Sunday, September 10, 2017

Getting it to print...

Let us go forth, the tellers of tales, and seize whatever
prey the heart long for, and have no fear.
– Yeats, WB: The Celtic Twilight

We are all tellers of tales.

Think not?

While it is true there are those among us who are gifted in this regard, every social interaction is about telling stories of things we find of interest.

Writing a story – going from an idea, crafting and nurturing it into something that, once recorded, has something to say. Telling that kind of story is a different kettle of fish.

A little context…
Last week, Molly, a friend, and I visited the Presidio Museum in Tubac, Arizona. Tubac is one of the older communities in the state, and has for any number of years been known as an artist community. One can find items from moderate costs to the extraordinary amongst the wide variety of artistic offerings.

In the museum was a working facsimile of the first printing press in the state. A video showed a historian printing a page of the ‘Arizonian,’ issued more than 150 years ago. The lead type was first set (backward in the tray), inked, then pressed against a large sheet of paper. That sheet (containing six pages) was proofed again before approval. Once the ink dried it was cut into individual pages for distribution. None of this mattered, of course, unless there was news of interest to the readers.

It was agonizingly slow.

That was then…
An extension of the weekly blogs I’ve have written has resulted in three self-published books – life in small bites, life around the edges and life along the way. In addition to selling a few of these on, family and friends have been recipients – willing or otherwise.

My friend Melinda, an award-winning author, and leader of a writer’s co-op I attend had been encouraging a longer narrative – a novel, perhaps. After deflecting her encouragements, with comments like: “I’m really NOT a writer,” or “I can’t find a narrative longer to write about,” I gave in and thought I would give it a try.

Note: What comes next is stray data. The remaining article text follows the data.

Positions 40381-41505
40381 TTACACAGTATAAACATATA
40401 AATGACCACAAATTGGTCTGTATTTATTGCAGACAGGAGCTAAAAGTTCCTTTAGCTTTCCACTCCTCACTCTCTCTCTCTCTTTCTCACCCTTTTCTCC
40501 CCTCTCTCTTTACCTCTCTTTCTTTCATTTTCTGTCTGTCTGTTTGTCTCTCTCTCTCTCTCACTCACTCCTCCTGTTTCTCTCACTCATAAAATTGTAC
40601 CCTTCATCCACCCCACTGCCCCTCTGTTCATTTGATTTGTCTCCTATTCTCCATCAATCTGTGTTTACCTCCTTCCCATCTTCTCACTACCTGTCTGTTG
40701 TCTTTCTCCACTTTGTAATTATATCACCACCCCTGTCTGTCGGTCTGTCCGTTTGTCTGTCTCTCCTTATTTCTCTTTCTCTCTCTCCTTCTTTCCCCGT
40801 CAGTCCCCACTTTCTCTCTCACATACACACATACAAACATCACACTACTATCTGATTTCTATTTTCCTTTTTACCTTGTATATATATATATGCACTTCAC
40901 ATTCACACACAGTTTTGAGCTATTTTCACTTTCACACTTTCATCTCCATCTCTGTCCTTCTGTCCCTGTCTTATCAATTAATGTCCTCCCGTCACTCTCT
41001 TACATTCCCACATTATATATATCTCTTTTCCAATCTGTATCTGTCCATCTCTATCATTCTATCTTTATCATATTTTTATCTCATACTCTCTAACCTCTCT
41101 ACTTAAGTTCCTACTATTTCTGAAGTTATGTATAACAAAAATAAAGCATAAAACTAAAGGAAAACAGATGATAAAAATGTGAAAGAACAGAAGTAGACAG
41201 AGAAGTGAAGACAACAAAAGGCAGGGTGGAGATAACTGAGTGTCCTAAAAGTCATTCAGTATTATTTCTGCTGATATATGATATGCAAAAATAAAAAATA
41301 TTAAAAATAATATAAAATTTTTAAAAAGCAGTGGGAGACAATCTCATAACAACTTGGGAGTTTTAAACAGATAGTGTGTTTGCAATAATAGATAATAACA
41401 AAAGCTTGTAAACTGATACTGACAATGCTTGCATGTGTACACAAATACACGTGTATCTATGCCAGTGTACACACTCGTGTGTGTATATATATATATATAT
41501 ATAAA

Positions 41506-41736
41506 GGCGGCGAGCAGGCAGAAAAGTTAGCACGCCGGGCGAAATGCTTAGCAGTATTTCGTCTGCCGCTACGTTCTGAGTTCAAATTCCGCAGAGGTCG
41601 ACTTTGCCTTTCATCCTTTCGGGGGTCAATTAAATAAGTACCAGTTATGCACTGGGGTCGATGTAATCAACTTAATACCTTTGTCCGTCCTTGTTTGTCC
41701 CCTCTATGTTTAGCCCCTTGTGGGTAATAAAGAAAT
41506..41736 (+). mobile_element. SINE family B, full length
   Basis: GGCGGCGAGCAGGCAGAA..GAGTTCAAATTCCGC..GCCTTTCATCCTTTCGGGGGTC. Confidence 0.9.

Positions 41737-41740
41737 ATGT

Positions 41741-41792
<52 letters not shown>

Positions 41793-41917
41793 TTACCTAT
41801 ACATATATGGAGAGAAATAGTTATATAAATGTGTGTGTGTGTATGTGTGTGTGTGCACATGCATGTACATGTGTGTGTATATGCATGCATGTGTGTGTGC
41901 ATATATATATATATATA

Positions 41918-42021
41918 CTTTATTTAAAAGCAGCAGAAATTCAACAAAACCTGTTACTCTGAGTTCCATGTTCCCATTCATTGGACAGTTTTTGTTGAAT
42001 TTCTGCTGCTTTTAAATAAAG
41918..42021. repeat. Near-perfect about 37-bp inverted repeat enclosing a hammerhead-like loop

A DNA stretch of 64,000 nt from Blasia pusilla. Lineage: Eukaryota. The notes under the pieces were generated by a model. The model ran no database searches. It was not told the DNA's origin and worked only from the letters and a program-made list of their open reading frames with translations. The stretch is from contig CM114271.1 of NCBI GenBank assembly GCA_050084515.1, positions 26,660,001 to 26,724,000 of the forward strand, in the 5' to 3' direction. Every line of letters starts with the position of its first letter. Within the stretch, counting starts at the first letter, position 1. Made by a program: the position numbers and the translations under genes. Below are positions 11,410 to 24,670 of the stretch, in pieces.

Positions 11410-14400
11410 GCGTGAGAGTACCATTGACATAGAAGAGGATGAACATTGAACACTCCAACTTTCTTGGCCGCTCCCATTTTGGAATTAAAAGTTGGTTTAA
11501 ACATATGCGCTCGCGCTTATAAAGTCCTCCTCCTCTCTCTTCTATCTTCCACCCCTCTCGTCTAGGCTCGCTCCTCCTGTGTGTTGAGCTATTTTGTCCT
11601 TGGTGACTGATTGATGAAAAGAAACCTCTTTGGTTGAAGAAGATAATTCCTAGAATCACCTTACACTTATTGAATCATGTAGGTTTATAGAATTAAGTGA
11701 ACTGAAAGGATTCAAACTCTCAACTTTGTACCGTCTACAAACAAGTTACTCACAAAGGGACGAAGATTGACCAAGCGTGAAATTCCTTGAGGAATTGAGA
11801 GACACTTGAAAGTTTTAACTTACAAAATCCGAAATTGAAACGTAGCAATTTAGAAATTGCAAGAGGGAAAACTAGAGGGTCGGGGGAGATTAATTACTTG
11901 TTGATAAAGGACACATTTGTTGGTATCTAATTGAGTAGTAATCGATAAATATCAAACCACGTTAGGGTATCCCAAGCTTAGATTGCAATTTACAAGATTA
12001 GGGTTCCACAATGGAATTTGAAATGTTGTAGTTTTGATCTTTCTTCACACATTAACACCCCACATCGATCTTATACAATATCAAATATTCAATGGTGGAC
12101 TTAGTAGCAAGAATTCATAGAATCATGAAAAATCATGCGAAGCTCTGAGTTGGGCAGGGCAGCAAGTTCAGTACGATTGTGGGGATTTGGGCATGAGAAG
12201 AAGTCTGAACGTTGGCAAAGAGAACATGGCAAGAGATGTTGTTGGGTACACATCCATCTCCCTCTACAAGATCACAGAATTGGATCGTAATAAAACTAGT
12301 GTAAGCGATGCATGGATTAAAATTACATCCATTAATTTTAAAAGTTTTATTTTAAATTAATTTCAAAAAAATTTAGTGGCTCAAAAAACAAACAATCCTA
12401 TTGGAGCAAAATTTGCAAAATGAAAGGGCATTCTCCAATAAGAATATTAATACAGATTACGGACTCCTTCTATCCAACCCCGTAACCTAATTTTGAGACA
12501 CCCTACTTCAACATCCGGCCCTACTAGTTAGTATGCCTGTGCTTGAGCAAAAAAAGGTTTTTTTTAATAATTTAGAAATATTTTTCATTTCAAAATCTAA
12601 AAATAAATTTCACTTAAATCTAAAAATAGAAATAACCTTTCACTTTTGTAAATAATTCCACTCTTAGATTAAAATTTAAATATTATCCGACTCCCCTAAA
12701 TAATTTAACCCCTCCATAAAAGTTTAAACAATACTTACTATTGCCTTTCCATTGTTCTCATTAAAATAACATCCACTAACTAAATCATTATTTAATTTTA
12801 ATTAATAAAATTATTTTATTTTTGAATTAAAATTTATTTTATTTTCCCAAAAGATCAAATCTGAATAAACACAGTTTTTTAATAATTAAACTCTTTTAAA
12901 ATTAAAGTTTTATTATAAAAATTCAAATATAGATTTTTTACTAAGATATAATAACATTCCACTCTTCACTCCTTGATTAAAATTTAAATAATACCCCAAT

Total honesty? I was (am) afraid it would range from derivative to simply awful. I think I have a healthy sense of self, but this seemed too much.

An idea…
Then I thought about my high school best friend, John. We have had little contact in many decades, but he remains deeply rooted in my psyche. AND so, a kernel of thought began to develop.

The comradery we had still resonated in the molten chemistry of my aging and faltering mind, so our relationship in those years became the basis for ‘Take the Shot,’ a novel I have been working on for a little over a year. In the briefest of terms, it is updated to the events of September 11th, 2001 attack on the Twin Towers.

The characters Hank Murdoch (loosely me) and Ben Miller (Loosely John) join the military in a moment of patriotic eagerness, become Army Rangers, and subsequently a sniper team in Iraq and Afghanistan.

The story begins with the murder of Ben’s wife and a man with whom she had a brief affair. The setting is in the town of Fairmont, West Virginia. The event leads Ben to contact and request help from Hank, whose life has been aimlessly drifting in California. The friendship, disconnected for five years, reunites the friends for an investigation of the murders.

The work is now ready for publication. Last week, seeing the printing press in Tubac, made me think a little about what it would have been like to try to get a book published in the 1800s in the deserts of Arizona. It also made me think about the process I went through at the end of my doctoral program.

Looking back a little…
When I was a graduate student, I had to outsource everything for my dissertation…someone to type it, a statistician to reduce the data, a graphic artist to do the figures, and a print house to whom I submitted the manuscript. All of this took several months. If there had been computers AND Microsoft Office, I could have done all of it myself and had it ready to print within a few days.

Today’s self-publishing environment is the equivalent of Microsoft Office as described above. has a subsidiary called Create Space ( that permits indie authors to do everything a publishing house can do but by oneself.

Creating a book requires only the ability to learn the formatting methodology, having a manuscript, getting a book cover, uploading them to, and ordering an on-demand printed proof – all done from the comfort of one's office and computer.

The first printing press by Gutenberg was an unbelievable contribution of technology. The Tubac press was, in some ways, light years ahead of that, but by today's standards, both are archaic. It’s easy to take for granted the electronic technology and the access available to publish practically anything. Someday, we may be able to create and print just by thinking.

There is, however, something that has not changed for the teller of tales – having good stories to tell. And that as it always has been, is a different kettle of fish.

- ted

Sunday, August 27, 2017

A secret place...

“Few are altogether deaf to the preaching of pine trees.
Their sermons on the mountains go to our hearts…”
– John Muir: Naturalist.